One worrying aspect of GDP growth prior to 2007 was that it came even as real household incomes stagnated. Assuming that boom-era growth rates were sustainable, and not fueled by a surge in house prices and a credit boom that simply pulled forward demand from the future, is a huge leap in logic.
I think there is some confusion on both sides regarding this point, and to clear it up we need to make a distinction between the demand side and the supply side. Usually when economists talk about “sustainable” growth, they’re referring to the supply side: some growth rates are not sustainable because they deplete the supply of resources too quickly. (In particular, an output growth rate is not sustainable if it exceeds the sum of population growth and labor productivity growth, because we would eventually run out of willing and qualified workers and end up in a wage-price spiral.) But here Kelly Evans seems to be referring to demand sustainability rather than supply sustainability.
Is demand sustainability, in this aggregate sense, a meaningful concept? Many economists would say no, because aggregate demand – demand for everything except money itself – is really just the inverse of the demand for money (or for financial assets in general), and there is no limit on the sustainability of the supply of money: we can always print more. And indeed we can always print more money, but the problem is, will we? Aggregate demand sustainability isn’t meaningful in an absolute sense, but it is meaningful if we condition on the growth of some nominal quantity such as the money supply, the price level, or nominal GDP. A certain level of aggregate demand may not be sustainable at a given rate of inflation, or at a given rate of NGDP growth, and thus there is no guarantee that the trajectory of nominal aggregate demand prior to 2007 was sustainable.
When Kelly Evans refers to a “boom that simply pulled forward demand from the future,” Karl Smith interprets this to mean that people were living above their means. But this is a supply-side interpretation: their means (supply) were not sufficient to sustain the pattern of consumption. I believe that the relevant interpretation is a demand-side one: people were choosing (demanding) a certain pattern of consumption based on false information. To say that their demand was “pulled forward from the future” is to say that they would, had they known the truth, have preferred to consume in the future rather than in the present (or in some cases, that their lenders, had they known the truth, would have preferred that the borrowers consume in the future instead of borrowing from them and consuming in the present)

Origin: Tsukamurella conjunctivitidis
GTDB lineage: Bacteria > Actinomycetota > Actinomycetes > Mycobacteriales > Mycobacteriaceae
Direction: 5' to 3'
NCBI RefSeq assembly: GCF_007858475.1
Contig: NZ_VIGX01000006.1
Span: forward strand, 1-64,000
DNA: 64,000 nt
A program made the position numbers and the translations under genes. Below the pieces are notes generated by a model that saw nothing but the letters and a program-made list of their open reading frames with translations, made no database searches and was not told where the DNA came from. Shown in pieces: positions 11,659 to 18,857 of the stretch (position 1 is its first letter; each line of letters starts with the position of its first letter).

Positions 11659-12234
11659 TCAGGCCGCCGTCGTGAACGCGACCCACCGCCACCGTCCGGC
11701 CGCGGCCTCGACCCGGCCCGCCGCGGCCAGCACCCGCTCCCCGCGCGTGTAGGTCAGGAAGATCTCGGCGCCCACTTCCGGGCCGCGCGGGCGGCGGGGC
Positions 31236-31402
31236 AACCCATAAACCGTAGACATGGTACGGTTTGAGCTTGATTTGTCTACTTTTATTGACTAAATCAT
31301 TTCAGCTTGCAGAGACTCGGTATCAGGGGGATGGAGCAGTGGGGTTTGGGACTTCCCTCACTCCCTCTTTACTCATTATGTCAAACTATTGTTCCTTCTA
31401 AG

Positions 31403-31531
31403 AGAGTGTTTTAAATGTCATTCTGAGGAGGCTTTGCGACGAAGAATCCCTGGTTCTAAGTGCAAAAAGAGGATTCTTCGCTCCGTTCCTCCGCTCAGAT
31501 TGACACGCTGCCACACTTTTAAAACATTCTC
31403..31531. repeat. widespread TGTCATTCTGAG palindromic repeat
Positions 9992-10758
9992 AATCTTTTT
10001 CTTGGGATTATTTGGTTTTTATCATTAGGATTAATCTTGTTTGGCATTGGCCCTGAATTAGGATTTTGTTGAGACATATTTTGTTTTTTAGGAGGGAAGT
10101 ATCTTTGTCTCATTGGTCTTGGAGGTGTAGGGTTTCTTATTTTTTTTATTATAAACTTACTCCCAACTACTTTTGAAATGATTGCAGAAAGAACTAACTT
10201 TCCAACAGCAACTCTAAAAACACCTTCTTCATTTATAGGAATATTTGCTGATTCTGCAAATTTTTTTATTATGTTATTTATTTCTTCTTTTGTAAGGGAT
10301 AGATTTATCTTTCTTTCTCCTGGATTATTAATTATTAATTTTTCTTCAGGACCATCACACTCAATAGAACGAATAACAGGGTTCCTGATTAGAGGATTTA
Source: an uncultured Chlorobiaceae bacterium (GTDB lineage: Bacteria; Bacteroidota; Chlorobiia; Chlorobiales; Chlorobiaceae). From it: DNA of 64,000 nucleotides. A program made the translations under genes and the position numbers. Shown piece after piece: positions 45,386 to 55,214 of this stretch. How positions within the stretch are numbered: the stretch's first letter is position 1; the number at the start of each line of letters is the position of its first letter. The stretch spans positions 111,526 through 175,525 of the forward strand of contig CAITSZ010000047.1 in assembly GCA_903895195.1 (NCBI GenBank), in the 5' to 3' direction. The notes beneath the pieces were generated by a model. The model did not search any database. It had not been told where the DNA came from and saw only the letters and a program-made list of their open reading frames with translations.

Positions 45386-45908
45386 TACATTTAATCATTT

The underlying problem over the past decade is excessive patience: everyone (by which I mean, mostly, the Chinese) wants to defer their expenditures into the future at the same time. But everyone can’t do that at the same time. In a perfect world, we would solve this problem by allowing prices to drop temporarily, far enough to convince enough people to take advantage of the low prices by spending today instead of in the future. But in the real world, price adjustment doesn’t happen quickly, and it often causes more problems than it solves.
So how do you get people to shift their expenditures into the present? One way is by fooling them. Make them think they’re richer than they really are. Make them think there are ultra-safe assets available to safeguard their future spending capacity. Find the people who want to spend today but don’t have any money, and make someone else think it’s safe to lend them money. But this solution is…unsustainable.
The sustainable solution, in theory at least, is to generate an expected inflation rate high enough that – at some positive interest rate – enough people will choose to spend money today instead of in the future. But that solution may not be on the table. Inflation rates much higher than 2% are heavily frowned upon by…just about everyone, it seems, except a few economists. Is 2% high enough? Who knows?
NGDP targeting is another solution, but is it sustainable? As I discussed at the end of my last blog post, and as Nick Rowe expands upon, NGDP (level) targeting would eventually succeed in raising demand, because every time it failed, it would then promise a yet more aggressive (and therefore more inflationary) policy. But what happens after it succeeds? Unless people have become less patient, we’re back where we started: everyone tries to shift expenditures into the future at the same time. The economy gets depressed again, and the cycle repeats.
DISCLOSURE: Through my investment and management role in a Treasury directional pooled investment vehicle and through my role as Chief Economist at Atlantic Asset Management, which generally manages fixed income portfolios for its clients, I have direct or indirect interests in various fixed income instruments, which may be impacted by the issues discussed herein. The views expressed herein are entirely my own opinions and may not represent the views of Atlantic Asset Management. This article should not be construed as investment advice, and is not an offer to participate in any investment strategy or product.